Quantum Mechanics

CERN's Jury-Rigged Solar Telescope Is On The Lookout For A Dark Matter Particle

In 2012, researchers at CERN announced the discovery of the Higgs boson, the final piece of the puzzle of the Standard Model of particle physics. But scientists being what they are, that answer only meant more questions. How do the subatomic particles of the Standard Model pull together to form larger particles? And where does dark matter come from? A hypothetical particle called the axion could answer both questions, and CERN has rigged a telescope pointed towards the sun in hopes they can find one.


Making Sense Of A Mysterious Matter

Axions are a part of a currently hypothetical extension of the Standard Model known as supersymmetry, which predicts a slew of as-yet unobserved particles with very specific properties. Axions were first proposed to solve the problem of how quarks and gluons clump together into protons and neutrons, but a new predictive model suggests that if they are real, they could also account for dark matter, the mysterious stuff that makes up about 80 percent of the mass of the universe. But since it (and the rest of the superparticles predicted by supersymmetry) remains undiscovered, our understanding of physics remains incomplete and hazy.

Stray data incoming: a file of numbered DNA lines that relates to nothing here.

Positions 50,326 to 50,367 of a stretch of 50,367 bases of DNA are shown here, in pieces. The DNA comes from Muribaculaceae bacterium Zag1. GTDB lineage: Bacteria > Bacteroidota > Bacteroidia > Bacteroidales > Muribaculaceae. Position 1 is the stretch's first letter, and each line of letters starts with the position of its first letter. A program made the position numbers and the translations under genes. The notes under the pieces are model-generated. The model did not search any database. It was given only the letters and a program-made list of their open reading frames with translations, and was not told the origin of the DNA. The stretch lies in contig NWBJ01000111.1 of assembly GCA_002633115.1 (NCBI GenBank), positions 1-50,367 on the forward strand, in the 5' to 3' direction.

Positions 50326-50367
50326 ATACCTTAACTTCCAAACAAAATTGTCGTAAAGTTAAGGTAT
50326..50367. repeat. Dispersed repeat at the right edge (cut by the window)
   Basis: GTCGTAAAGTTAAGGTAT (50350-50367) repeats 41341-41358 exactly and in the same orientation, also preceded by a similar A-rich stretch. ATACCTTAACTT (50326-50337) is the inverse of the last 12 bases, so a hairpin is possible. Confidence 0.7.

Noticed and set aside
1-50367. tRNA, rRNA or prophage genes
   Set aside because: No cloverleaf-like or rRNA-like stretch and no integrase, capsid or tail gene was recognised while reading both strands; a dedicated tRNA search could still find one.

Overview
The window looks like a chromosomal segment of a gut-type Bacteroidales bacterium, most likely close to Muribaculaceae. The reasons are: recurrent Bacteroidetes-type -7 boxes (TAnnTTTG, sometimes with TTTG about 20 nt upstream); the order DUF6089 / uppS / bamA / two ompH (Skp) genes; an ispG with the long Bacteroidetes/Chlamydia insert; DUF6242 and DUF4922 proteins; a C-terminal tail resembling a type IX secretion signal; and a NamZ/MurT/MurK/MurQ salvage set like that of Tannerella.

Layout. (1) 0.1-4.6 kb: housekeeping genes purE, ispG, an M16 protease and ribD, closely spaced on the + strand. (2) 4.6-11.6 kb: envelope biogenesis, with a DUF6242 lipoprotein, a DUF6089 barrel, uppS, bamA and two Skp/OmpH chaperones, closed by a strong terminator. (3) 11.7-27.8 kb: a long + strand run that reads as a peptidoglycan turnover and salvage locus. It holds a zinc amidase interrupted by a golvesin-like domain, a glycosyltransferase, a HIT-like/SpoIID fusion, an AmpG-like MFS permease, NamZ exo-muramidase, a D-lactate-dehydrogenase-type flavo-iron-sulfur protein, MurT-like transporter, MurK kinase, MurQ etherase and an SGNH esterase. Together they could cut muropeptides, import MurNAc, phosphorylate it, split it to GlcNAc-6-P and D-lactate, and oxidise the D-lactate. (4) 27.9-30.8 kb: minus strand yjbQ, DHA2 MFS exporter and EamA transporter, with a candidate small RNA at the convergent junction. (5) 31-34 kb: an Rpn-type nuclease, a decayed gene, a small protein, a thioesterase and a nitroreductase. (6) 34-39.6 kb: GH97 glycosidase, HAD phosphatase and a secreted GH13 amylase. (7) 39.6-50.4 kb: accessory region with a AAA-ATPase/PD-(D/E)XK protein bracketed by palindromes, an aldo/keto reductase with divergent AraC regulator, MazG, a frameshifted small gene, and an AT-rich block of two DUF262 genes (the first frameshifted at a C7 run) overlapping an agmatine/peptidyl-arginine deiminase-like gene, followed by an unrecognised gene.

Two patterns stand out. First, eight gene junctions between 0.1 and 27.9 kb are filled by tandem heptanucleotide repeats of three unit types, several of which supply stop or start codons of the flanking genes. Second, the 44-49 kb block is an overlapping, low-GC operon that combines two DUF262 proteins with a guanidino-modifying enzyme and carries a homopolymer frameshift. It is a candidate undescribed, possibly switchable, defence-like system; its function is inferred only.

The thing is, dark matter is teetering on the brink of hypothetical itself. Though new developments have allowed us to visualize the dark matter by measuring its effect on spinning galaxies, we still have no idea what the stuff actually is. So if the axion turned out to fit the bill, it could explain a whole lot about the universe. But if dark matter is by definition unobservable, how are we supposed to track its particles down? Fortunately, under certain circumstances, axions will transform into visible photons. That's why CERN is on the case.

Related: Astronomers Now Have An Image Of The Dark Matter Web They Always Thought Was There

How To Shine A Light On Dark Matter

The key to the new research is the fact that a powerful magnetic field would theoretically convert photons into axions and vice-versa. So the researchers came up with the CERN Axion Solar Telescope, which repurposes magnets from the particle accelerator and points them towards the sun. The whole operation is a bit jury-rigged for now, but as scientists have begun to cut down on the background noise, what they've discovered should inform the next generation of axion-hunting technology.

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